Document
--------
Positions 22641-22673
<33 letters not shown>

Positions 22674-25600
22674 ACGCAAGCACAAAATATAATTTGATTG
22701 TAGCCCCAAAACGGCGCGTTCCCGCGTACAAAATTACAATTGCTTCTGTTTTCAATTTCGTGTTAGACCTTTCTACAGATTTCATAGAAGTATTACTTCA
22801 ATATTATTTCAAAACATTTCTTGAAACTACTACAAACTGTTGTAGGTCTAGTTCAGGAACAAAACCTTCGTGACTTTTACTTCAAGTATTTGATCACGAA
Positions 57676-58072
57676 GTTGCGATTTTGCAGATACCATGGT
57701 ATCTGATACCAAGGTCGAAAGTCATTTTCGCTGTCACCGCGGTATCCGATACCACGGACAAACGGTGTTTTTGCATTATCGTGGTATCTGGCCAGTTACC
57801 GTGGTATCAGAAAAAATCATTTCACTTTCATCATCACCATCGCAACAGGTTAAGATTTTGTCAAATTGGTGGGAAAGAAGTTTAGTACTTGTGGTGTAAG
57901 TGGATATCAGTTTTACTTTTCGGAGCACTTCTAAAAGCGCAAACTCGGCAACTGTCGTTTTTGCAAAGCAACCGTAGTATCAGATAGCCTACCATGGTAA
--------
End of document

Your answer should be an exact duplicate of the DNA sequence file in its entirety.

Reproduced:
Positions 22641-22673
<33 letters not shown>

Positions 22674-25600
22674 ACGCAAGCACAAAATATAATTTGATTG
22701 TAGCCCCAAAACGGCGCGTTCCCGCGTACAAAATTACAATTGCTTCTGTTTTCAATTTCGTGTTAGACCTTTCTACAGATTTCATAGAAGTATTACTTCA
22801 ATATTATTTCAAAACATTTCTTGAAACTACTACAAACTGTTGTAGGTCTAGTTCAGGAACAAAACCTTCGTGACTTTTACTTCAAGTATTTGATCACGAA
Positions 57676-58072
57676 GTTGCGATTTTGCAGATACCATGGT
57701 ATCTGATACCAAGGTCGAAAGTCATTTTCGCTGTCACCGCGGTATCCGATACCACGGACAAACGGTGTTTTTGCATTATCGTGGTATCTGGCCAGTTACC
57801 GTGGTATCAGAAAAAATCATTTCACTTTCATCATCACCATCGCAACAGGTTAAGATTTTGTCAAATTGGTGGGAAAGAAGTTTAGTACTTGTGGTGTAAG
57901 TGGATATCAGTTTTACTTTTCGGAGCACTTCTAAAAGCGCAAACTCGGCAACTGTCGTTTTTGCAAAGCAACCGTAGTATCAGATAGCCTACCATGGTAA